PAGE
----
Auction principle

Trading mechanism on a stock exchange that serves to enhance liquidity by taking into account all orders received for a given stock

In an auction, all buy and sell orders are pooled and matched in an order book; the auction price is determined according to the principle of highest volume transacted.

The auction system enables participants with the highest bid prices (the demand side of the market) and the lowest ask prices (the supply side of the market) to execute their orders. Because the price determination procedure does not require a trading intermediary, it can also be performed by the electronic trading system.

The Xetra® electronic trading system determines prices also using the auction system. The market model on which the system is based provides for a number of regular auctions: the opening auction, the closing auction and, depending on the stock, several intra-day auctions. Each auction consists of three phases:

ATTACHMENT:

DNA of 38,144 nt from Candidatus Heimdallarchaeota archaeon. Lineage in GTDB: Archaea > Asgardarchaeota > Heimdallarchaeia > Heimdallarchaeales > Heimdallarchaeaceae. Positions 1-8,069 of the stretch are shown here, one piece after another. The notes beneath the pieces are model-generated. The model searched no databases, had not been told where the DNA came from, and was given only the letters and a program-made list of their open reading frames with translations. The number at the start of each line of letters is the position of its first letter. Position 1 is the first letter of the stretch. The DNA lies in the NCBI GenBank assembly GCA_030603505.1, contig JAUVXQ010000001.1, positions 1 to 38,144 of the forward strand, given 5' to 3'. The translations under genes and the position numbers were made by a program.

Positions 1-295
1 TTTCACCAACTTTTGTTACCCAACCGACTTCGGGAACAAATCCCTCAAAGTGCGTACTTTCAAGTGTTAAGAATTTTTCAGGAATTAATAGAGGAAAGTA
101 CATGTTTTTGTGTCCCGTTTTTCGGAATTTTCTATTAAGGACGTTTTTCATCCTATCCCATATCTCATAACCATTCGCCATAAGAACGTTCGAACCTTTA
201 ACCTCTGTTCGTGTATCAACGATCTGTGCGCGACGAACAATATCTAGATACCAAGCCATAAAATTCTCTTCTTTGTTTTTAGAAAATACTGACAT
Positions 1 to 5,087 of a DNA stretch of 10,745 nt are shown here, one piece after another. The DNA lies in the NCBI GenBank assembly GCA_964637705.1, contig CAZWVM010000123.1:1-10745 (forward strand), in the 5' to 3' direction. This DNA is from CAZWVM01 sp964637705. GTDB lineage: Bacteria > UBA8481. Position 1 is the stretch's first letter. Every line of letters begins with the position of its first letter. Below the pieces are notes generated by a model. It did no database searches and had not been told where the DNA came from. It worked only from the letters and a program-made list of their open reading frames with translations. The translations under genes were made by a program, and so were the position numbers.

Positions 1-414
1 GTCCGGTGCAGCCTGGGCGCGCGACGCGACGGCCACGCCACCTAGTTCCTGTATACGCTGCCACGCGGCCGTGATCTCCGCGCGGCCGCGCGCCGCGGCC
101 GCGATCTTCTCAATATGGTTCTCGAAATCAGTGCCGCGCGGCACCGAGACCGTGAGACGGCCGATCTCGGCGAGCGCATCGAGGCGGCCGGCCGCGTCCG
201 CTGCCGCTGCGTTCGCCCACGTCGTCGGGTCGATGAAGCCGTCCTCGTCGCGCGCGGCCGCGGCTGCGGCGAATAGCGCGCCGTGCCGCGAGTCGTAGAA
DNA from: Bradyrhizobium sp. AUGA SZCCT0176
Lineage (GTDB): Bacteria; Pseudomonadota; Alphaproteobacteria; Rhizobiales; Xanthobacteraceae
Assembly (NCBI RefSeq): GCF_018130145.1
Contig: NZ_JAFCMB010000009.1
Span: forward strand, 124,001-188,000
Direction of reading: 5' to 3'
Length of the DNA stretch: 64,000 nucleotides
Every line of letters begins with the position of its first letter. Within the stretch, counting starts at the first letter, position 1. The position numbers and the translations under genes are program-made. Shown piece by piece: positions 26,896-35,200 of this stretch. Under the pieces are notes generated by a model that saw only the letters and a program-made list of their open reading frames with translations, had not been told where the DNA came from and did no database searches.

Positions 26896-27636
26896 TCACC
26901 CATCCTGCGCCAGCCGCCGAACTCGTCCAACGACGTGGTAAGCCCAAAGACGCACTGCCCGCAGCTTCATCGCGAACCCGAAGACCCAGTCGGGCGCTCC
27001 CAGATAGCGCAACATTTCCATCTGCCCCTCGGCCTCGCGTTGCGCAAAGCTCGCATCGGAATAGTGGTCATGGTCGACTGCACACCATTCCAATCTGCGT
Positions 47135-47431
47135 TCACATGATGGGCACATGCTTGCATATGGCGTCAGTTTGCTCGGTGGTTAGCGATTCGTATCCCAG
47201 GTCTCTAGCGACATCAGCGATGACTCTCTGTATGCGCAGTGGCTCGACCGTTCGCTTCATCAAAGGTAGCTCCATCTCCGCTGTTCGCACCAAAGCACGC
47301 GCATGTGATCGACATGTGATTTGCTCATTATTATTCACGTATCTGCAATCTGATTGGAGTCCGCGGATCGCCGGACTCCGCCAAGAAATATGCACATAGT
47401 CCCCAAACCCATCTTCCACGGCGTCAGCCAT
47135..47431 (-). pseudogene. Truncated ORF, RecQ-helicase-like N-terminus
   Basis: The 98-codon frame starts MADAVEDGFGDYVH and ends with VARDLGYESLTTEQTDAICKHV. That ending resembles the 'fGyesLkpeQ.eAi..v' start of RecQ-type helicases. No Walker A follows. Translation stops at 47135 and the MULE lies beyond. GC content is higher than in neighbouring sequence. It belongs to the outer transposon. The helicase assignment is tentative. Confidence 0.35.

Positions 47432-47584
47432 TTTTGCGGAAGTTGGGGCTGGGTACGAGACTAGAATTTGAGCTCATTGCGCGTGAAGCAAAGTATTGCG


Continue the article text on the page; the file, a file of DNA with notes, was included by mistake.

•  Outcry phase: in this phase, participants can enter orders and quotes, or delete previous entries. In stock trading, the order book is sometimes closed, whereas in bond trading it is always open (i.e. it can be examined by anyone who wishes to do so).
  • Price determination phase: the auction price is determined in keeping with the principle of highest volume transacted, on the basis of the order book situation at the close of acceptance.
  • Market clearing phase: after the auction price has been determined, there may be an overhang of orders, either with a limit at the auction price or with no limit; in this case, the orders are offered to the market at the auction price.

Antonym: Market-maker principle

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